Holm Oak Holm Oak Holm Oak Holm Oak
Habit
Leaves
Leaves
Leaves
Holm Oak Holm Oak Holm Oak
Male flowers
Acorns
Bark


Lucombe Oak      Quercus x crenata

Introduced as an ornamental. A hybrid between Turkey Oak and Cork Oak which occurs naturally in the wild in southern Europe but UK plants are typically artifical hybrids from horticultural stock. Rare, but occasionally found where planted in larger parks or cemeteries. Flowers May-June. Being a hybrid between a deciduous species and an evergreen one, this poor tree appears confused and individuals often drop their leaves in February! Horticultural selections are variable in their bark type and the appearance of their leaves (and the timing of leaf drop). The photos here are of a large tree of variety lucombeana that grows in Earlham Road Cemtery, Norwich, with an open crown and corky bark typical of this variety.

Lucombe Oak Lucombe Oak Lucombe Oak Lucombe Oak
Habit
Leaves
Leaf
Leaf underside
Lucombe Oak Lucombe Oak Lucombe Oak Lucombe Oak
Male flowers
Developing acorns
Winter buds
Bark


Turner's Oak      Quercus x turneri

A hybrid of horticultural origin and occasionally found in parks or cemeteries where planted as an ornamental. A hybrid between Pedunculate Oak and Holm Oak. Flowers May-June. A hybrid between a deciduous species and an evergreen one and very variable in the appearance of its leaves.

Turner's Oak Turner's Oak Turner's Oak
Leaves
Leaf
Leaf detail
Turner's Oak Turner's Oak
Winter buds
Bark


Cork Oak      Quercus suber

Introduced from southern Europe as an ornamental. Doesn't do well in UK winters and the handful of trees are all rather small, in parks or cemeteries. Flowers May-June. An evergreen tree, famous for its bark which is harvested in the Mediterranean to provide cork.

Cork Oak Cork Oak Cork Oak Cork Oak
Leaves
Leaves
Leaf
Leaf detail
Cork Oak Cork Oak Cork Oak Cork Oak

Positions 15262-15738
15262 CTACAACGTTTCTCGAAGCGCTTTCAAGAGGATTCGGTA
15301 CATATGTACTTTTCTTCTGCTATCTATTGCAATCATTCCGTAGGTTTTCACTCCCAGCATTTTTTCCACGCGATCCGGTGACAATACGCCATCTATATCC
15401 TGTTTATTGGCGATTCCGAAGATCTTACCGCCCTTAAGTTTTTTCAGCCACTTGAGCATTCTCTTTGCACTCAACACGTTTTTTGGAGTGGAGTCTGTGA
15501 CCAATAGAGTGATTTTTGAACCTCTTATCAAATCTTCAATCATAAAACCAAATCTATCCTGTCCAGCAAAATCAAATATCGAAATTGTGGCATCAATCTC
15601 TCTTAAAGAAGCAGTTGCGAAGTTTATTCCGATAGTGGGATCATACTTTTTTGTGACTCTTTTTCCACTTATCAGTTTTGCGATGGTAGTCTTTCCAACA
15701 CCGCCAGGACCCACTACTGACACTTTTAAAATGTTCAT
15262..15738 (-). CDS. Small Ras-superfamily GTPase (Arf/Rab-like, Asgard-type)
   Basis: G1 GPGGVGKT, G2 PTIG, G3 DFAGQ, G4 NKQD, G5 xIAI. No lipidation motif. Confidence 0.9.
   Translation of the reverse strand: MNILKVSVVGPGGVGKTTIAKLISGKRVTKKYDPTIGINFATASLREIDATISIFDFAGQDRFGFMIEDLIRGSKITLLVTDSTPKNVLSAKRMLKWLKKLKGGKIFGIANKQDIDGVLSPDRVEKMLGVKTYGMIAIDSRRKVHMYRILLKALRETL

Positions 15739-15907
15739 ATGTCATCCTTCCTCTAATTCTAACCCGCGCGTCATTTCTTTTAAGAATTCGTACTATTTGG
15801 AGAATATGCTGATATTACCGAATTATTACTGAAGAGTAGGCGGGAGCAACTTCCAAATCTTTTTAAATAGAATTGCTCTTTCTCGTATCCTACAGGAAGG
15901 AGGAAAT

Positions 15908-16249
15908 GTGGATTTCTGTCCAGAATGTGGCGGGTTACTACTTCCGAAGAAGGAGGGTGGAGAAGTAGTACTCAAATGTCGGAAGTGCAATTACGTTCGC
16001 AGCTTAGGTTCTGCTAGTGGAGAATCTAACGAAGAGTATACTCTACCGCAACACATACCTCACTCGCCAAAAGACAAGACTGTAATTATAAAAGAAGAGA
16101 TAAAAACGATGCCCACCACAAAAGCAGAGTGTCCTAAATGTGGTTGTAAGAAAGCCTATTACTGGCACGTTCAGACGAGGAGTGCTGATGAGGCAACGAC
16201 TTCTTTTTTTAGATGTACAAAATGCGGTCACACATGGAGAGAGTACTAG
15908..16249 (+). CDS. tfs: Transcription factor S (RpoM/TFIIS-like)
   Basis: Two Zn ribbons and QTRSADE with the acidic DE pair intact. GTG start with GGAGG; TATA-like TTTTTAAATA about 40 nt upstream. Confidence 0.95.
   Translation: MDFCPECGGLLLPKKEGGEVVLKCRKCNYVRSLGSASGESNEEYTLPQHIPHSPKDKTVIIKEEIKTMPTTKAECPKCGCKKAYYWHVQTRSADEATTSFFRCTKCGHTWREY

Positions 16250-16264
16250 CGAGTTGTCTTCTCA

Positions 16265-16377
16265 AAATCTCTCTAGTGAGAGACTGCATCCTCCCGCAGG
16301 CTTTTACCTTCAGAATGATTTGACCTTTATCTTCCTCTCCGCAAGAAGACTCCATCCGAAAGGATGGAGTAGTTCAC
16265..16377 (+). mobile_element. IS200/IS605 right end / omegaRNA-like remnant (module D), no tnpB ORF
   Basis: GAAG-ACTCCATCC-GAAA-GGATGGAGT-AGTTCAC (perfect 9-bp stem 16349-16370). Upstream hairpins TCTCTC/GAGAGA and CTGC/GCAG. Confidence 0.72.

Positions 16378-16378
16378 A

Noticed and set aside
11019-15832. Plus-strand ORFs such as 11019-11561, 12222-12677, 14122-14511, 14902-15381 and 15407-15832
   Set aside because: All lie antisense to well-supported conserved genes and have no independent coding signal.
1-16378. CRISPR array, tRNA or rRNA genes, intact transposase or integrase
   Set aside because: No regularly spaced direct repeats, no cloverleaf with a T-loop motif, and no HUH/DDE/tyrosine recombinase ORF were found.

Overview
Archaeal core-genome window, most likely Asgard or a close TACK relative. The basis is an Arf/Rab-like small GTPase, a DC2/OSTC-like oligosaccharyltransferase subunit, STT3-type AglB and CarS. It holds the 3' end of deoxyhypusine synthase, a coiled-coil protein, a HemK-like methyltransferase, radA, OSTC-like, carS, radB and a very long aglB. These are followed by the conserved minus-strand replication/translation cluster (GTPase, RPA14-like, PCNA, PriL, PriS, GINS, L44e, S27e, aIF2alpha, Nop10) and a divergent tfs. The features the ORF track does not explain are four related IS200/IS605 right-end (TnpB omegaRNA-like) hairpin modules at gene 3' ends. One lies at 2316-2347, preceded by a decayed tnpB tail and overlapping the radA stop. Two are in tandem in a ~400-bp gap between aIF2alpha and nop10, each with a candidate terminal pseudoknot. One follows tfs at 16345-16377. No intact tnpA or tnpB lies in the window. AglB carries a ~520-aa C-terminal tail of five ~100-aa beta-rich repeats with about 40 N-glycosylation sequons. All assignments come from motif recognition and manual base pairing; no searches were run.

Male flowers
Acorn
Winter buds
Bark


Northern Red Oak      Quercus rubra

Introduced from North America and planted occasionally in forestry blocks, or less often as an ornamental. Flowers May. A deciduous tree with leaves averaging much larger than those of our native oaks (up to 20cm in length) and more sharply angled, with bristle-tips at the ends of the leaf lobes. Underside of leaves hairless except for small tufts of brownish hairs in the vein axils. This is an important distinction from Black Oak (Quercus velutina) which is hairy on the leaf undersides (especially young leaves) and is occasionally planted in the UK, though not yet recorded in East Anglia. Leaves cut no more than half way to the mid vein. Bark only lightly fissured.

Northern Red Oak Northern Red Oak Northern Red Oak Northern Red Oak
Habit
Leaves
Leaf
Leaf underside
Northern Red Oak Northern Red Oak Northern Red Oak
Leaves
Winter buds
Bark


Scarlet Oak      Quercus coccinea

Introduced from North America and planted occasionally as an ornamental. Flowers May. A deciduous tree with leaves averaging larger than those of our native oaks (up to 20cm in length) and more sharply angled, with bristle-tips at the ends of the leaf lobes. Underside of leaves almost hairless with just brownish hairs in the vein axils. Leaves often deeply cut more than half way to the mid vein. Bark fissured and craggy but not flaking easily.

Scarlet Oak Scarlet Oak Scarlet Oak
Habit
Leaf
Leaves
Scarlet Oak Scarlet Oak Scarlet Oak Scarlet Oak
Acorn
Winter buds
Winter buds
Bark